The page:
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Hatchery broodstock conditioning of the blue mussel Mytilus edulis (Linnaeus, 1758): Part II. New formulated feeds offer new perspectives to commercial hatcheries
Nevejan, N.M.; Pronker, A.E.; Peene, F. (2008). Hatchery broodstock conditioning of the blue mussel Mytilus edulis (Linnaeus, 1758): Part II. New formulated feeds offer new perspectives to commercial hatcheries. Aquacult. Int. 16(6): 483-495.
In: Aquaculture International. Springer: London. ISSN 0967-6120; e-ISSN 1573-143X, more
Peer reviewed article  

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    Acids > Organic compounds > Organic acids > Fatty acids
    Aquaculture facilities > Hatcheries
    Behaviour > Feeding behaviour
    Cultures > Shellfish culture > Mollusc culture > Mussel culture
    Stocks > Brood stocks
    Chaetoceros calcitrans (Paulsen) Takano, 1968 [WoRMS]; Isochrysis galbana Parke, 1949 [WoRMS]; Mytilus edulis Linnaeus, 1758 [WoRMS]; Pavlova lutheri (Droop) J.C.Green, 1975 [WoRMS]
Author keywords
    Algae replacement; Blue mussel; Broodstock; Conditioning; Formulated diet; Mytilus edulis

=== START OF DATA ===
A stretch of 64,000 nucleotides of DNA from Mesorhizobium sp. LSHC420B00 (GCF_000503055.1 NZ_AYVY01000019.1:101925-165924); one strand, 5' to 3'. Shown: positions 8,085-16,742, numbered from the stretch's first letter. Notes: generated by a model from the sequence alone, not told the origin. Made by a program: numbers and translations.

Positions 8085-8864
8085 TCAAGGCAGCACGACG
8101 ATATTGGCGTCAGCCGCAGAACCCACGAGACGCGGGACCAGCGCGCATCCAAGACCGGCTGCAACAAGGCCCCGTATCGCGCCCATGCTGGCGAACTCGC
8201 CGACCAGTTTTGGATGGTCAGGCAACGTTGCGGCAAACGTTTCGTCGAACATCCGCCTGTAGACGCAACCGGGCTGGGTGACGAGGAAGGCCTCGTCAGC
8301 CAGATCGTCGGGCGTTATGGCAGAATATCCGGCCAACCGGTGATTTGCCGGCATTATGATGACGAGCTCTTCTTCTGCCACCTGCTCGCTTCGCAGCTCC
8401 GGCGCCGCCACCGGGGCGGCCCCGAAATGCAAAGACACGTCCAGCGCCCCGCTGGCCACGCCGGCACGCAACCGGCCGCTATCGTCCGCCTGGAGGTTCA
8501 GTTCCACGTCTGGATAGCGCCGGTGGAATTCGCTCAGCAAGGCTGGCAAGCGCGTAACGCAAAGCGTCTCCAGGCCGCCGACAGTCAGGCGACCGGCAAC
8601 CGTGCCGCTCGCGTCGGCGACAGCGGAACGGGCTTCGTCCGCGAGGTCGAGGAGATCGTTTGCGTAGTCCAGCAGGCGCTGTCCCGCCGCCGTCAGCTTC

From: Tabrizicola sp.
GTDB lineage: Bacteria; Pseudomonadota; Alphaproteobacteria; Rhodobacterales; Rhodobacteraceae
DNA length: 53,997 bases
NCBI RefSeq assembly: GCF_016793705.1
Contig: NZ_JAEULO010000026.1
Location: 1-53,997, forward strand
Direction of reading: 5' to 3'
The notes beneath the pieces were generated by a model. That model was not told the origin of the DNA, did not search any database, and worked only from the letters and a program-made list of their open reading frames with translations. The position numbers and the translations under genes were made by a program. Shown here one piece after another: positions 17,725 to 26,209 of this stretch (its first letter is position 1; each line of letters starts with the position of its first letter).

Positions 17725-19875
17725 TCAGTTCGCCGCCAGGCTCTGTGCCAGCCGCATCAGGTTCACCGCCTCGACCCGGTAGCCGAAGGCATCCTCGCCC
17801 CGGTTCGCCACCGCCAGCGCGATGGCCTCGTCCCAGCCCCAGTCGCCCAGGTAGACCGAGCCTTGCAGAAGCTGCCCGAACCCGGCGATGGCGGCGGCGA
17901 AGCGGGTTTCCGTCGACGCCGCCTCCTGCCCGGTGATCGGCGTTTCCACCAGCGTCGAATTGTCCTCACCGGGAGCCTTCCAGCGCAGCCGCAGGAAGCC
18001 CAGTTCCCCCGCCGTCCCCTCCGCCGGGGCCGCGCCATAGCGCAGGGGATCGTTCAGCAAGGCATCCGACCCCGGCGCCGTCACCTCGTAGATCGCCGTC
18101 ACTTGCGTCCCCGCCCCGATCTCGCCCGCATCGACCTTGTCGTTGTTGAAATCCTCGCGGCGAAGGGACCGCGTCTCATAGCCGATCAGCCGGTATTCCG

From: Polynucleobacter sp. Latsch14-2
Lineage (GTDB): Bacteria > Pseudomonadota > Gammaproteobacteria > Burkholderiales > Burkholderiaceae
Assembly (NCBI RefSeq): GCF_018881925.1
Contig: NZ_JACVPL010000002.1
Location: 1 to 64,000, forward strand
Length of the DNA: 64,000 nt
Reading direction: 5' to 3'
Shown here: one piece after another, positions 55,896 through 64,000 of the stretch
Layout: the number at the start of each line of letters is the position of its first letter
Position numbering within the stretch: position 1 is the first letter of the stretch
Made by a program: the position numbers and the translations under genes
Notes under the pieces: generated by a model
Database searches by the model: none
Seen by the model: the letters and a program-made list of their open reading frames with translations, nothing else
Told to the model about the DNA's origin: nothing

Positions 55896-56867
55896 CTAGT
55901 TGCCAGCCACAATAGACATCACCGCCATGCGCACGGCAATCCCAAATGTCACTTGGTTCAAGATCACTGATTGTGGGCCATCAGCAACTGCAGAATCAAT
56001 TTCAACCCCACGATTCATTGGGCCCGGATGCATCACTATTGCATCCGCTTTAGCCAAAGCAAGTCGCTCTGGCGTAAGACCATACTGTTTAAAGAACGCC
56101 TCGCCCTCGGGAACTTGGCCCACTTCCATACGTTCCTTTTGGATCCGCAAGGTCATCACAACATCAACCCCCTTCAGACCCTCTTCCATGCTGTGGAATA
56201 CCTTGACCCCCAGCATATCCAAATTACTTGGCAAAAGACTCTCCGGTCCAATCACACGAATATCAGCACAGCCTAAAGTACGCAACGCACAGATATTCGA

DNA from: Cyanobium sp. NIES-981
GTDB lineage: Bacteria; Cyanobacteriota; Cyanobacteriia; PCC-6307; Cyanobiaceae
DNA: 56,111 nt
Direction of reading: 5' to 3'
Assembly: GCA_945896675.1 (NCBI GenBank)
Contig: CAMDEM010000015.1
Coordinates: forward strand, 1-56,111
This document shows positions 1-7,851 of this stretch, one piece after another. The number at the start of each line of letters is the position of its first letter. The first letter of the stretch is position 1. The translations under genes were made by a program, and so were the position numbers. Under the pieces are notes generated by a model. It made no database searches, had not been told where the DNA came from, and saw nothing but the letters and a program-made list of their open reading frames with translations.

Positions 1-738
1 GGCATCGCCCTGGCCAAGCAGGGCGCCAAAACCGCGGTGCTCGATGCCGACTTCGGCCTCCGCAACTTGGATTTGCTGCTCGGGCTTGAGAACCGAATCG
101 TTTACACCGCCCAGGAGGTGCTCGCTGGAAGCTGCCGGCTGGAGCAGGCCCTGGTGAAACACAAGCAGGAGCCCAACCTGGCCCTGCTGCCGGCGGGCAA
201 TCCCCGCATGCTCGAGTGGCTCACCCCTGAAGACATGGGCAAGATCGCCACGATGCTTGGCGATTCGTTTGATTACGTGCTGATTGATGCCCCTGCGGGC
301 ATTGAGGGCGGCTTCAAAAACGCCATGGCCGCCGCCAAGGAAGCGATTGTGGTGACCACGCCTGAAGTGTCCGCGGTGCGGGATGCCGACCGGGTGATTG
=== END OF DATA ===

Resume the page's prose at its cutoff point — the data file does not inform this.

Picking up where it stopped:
Authors  Top 
  • Nevejan, N.M., more
  • Pronker, A.E.
  • Peene, F.

    Five diets were compared for their efficiency at maturing the gonads of the blue mussel, Mytilus edulis. The diets consisted of a 1:1:1 mixture of Isochrysis galbana (T-Iso), Pavlova lutheri, and Chaetoceros calcitrans given at concentrations of 2.4 × 1011 cells day-1 for the positive control treatment (PF) and 3.0 × 1010 cells day-1 (=1/8) for the negative control treatment (NF). The other three treatments, MB10+, MyStock+, and Frippak+, consisted of the NF diet supplemented with one of the micro-encapsulated diets MB10 (mixture of dried algae), MyStock (formulated diet), and FRiPPAK(r) Fresh #1 CAR (larval shrimp diet) at a level of 0.2% of the live weight (LW). Treatments PF, MB10+, and MyStock+ led to high percentages of spawning animals (80, 78, and 85%, respectively) and large numbers of eggs (on average 3.0 × 106 eggs female-1). Females given the NF and Frippak+ treatments produced only half the number of eggs per female, and only 17 and 6%, respectively, of the animals spawned. A high hatching rate was observed for all treatments, 71% for the pure algae diets PF and NF and more than 80% for the micro-encapsulated diets. The larvae resulting from the NF treatment were smaller, with 41% of D-larvae measuring less than 90 µm, whereas with the other treatments only 5-11% belonged to that size category. The four most important fatty acids found in mussel eggs were 16:0, 16:1(n-7), eicosapentaenoic acid (EPA), and docosahexaenoic acid (DHA); these represented at least 50% of the fatty acids in all treatments. The high DHA content of MB10 and MyStock was not reflected in the fatty acid composition of the eggs whereas the high concentration of linoleic acid in MyStock was. To our knowledge, this is the first time that mussels

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